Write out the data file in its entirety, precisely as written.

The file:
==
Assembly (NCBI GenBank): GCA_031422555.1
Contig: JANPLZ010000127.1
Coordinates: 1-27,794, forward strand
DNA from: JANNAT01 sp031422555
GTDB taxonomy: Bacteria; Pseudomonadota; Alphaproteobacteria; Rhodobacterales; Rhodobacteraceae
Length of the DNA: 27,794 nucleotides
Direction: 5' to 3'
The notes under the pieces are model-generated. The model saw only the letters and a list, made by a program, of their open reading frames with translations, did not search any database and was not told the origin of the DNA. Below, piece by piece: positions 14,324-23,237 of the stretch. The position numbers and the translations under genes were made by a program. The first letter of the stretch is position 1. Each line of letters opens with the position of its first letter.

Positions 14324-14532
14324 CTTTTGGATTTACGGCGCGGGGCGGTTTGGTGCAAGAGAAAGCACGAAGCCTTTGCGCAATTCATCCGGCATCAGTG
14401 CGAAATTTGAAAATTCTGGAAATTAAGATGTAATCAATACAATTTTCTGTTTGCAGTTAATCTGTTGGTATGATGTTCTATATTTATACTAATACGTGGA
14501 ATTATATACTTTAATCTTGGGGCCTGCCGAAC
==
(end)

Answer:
Assembly (NCBI GenBank): GCA_031422555.1
Contig: JANPLZ010000127.1
Coordinates: 1-27,794, forward strand
DNA from: JANNAT01 sp031422555
GTDB taxonomy: Bacteria; Pseudomonadota; Alphaproteobacteria; Rhodobacterales; Rhodobacteraceae
Length of the DNA: 27,794 nucleotides
Direction: 5' to 3'
The notes under the pieces are model-generated. The model saw only the letters and a list, made by a program, of their open reading frames with translations, did not search any database and was not told the origin of the DNA. Below, piece by piece: positions 14,324-23,237 of the stretch. The position numbers and the translations under genes were made by a program. The first letter of the stretch is position 1. Each line of letters opens with the position of its first letter.

Positions 14324-14532
14324 CTTTTGGATTTACGGCGCGGGGCGGTTTGGTGCAAGAGAAAGCACGAAGCCTTTGCGCAATTCATCCGGCATCAGTG
14401 CGAAATTTGAAAATTCTGGAAATTAAGATGTAATCAATACAATTTTCTGTTTGCAGTTAATCTGTTGGTATGATGTTCTATATTTATACTAATACGTGGA
14501 ATTATATACTTTAATCTTGGGGCCTGCCGAAC